Gert Moser’s review

Kalle Vilpuu „Silver Lining”

Gert Trash Moser

In 1977 the first generation of punk perhaps contrast itself the most with prog rock, ridiculed its technical and theatrical nature and its pomposity. Ten years on, however, prog was already making an appearance in the hardcore punk scene and moving in tandem with every new style of music, whether thrash and death metal, industrial, stoner or electronic dance music. I like to think of Kalle Vilpuu’s first solo album as a prog record, because as such it serves as a brilliant demonstration of the style’s vitality, universal nature and swimming and rapid adaptation with other styles of music. The listener is treated to massive cities of sound with cloud-scraping towers coexisting with guitar drones of debris on a melancholy stormy beach, an industrial metal group’s stubborn sampler with its plans of world domination, chamber sounds of British period dramas, the beckoning, glistening heavy of Paradise City, space rock pulse transmitted into nothingness from an abandoned orbital station, nihilist unrootedness of experimental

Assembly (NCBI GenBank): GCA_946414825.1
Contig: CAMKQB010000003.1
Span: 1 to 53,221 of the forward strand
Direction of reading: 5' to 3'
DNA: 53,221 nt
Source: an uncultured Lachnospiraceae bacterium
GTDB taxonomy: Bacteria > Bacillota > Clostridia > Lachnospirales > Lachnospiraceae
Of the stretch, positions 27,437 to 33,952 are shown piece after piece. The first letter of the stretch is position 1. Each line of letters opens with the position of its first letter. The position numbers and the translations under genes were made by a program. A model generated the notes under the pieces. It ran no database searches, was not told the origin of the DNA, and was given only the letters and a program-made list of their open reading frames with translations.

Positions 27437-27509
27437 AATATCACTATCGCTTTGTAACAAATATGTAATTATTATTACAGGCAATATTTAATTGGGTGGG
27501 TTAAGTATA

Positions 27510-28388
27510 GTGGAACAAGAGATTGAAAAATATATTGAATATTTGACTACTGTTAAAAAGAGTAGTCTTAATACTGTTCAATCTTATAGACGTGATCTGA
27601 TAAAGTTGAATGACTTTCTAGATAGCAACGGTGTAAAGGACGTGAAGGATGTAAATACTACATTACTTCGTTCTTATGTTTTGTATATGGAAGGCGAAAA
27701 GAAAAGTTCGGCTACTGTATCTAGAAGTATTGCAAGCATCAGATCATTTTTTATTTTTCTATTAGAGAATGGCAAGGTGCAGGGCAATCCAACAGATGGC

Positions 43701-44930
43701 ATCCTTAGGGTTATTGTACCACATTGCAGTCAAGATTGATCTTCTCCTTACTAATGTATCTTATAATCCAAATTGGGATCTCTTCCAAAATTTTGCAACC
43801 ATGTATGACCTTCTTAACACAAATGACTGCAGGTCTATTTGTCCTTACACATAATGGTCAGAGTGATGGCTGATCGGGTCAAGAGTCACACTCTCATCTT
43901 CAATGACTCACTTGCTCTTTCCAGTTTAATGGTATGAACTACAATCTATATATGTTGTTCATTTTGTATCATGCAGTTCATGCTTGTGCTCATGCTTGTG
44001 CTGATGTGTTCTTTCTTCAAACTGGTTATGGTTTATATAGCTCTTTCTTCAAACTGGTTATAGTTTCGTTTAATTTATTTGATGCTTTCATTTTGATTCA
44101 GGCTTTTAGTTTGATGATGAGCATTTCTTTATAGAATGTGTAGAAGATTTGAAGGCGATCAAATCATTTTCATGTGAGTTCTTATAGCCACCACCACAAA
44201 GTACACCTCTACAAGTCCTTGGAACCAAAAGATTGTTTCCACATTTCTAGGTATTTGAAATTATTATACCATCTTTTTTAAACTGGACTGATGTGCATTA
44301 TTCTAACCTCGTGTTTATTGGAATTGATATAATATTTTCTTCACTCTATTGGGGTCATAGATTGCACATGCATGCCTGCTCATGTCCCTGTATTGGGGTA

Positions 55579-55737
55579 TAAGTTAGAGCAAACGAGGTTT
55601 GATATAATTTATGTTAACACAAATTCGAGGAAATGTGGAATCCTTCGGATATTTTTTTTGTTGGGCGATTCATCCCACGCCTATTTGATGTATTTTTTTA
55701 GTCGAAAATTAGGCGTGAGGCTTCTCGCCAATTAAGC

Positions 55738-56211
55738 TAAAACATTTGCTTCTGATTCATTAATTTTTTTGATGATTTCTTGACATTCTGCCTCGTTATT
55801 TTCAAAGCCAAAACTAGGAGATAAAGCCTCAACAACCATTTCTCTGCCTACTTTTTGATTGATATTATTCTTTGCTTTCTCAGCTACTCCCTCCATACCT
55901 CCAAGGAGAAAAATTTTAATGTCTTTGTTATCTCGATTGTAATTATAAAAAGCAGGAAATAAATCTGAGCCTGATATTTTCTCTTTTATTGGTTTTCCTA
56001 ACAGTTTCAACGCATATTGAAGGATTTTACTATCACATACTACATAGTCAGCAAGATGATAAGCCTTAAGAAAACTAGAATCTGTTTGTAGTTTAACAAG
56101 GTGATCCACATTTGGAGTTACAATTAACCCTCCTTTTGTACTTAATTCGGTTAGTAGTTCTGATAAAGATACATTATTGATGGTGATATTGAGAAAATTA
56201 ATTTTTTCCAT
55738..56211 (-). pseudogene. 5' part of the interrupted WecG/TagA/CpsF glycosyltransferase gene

electronics, and the dream worlds of a pop diva asleep on the back seat of a limo. There is exact science of sounds mixed with inclinations towards chaos, there is both sonic spaciousness and minimalism of compositions. Experimental and surprising, at the same time offering familiar tangible fulcrums. Its abundance of ideas and genres does not, however, render the album uneven – courtesy of carefully weighed placement of tracks and duration that holds true to the LP standard – but instead helps to keep this audible rainbow fresh through countless listening sessions, offering unique reflections to fit various moods. Even though it is prog for me, “Silver Lining” might serve as metal for some, or indeed synthpop-influenced industrial or digital rock for others. What it definitely serves as, however, is a testament to the author’s love for music and respect for his favorite artists, as well as his unhindered grasp of both the classical greats of the music world and the creation of angry young men still wet behind the ears.